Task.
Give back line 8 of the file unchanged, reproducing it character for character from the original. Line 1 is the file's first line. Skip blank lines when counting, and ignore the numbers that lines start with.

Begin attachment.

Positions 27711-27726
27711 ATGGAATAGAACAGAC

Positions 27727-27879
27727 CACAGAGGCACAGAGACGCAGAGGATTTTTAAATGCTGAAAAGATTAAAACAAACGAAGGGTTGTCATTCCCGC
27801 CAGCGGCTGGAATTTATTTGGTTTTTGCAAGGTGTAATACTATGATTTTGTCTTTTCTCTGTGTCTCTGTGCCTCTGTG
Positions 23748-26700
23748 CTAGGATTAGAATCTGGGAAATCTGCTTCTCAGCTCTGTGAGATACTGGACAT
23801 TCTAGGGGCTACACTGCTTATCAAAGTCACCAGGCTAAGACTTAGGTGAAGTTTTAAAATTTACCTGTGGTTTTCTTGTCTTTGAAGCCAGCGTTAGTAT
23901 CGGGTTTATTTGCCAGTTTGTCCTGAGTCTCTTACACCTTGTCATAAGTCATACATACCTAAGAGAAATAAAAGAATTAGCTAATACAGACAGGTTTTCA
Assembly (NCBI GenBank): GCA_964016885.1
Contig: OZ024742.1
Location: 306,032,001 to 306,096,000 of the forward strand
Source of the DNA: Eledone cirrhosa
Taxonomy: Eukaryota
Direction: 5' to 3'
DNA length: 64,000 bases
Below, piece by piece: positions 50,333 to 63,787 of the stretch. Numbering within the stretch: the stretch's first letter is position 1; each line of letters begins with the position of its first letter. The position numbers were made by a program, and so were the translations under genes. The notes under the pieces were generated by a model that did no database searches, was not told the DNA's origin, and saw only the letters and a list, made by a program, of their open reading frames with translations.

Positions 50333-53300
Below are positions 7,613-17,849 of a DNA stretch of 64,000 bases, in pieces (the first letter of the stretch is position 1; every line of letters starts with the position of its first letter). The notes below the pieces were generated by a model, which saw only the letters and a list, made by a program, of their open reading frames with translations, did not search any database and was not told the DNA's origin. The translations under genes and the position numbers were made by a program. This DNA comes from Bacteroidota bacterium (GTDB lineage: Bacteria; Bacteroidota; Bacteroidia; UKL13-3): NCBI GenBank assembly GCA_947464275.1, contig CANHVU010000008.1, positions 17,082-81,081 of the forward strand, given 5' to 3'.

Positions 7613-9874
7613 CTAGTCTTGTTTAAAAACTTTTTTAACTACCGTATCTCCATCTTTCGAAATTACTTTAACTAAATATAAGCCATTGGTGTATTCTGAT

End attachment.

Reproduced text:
23801 TCTAGGGGCTACACTGCTTATCAAAGTCACCAGGCTAAGACTTAGGTGAAGTTTTAAAATTTACCTGTGGTTTTCTTGTCTTTGAAGCCAGCGTTAGTAT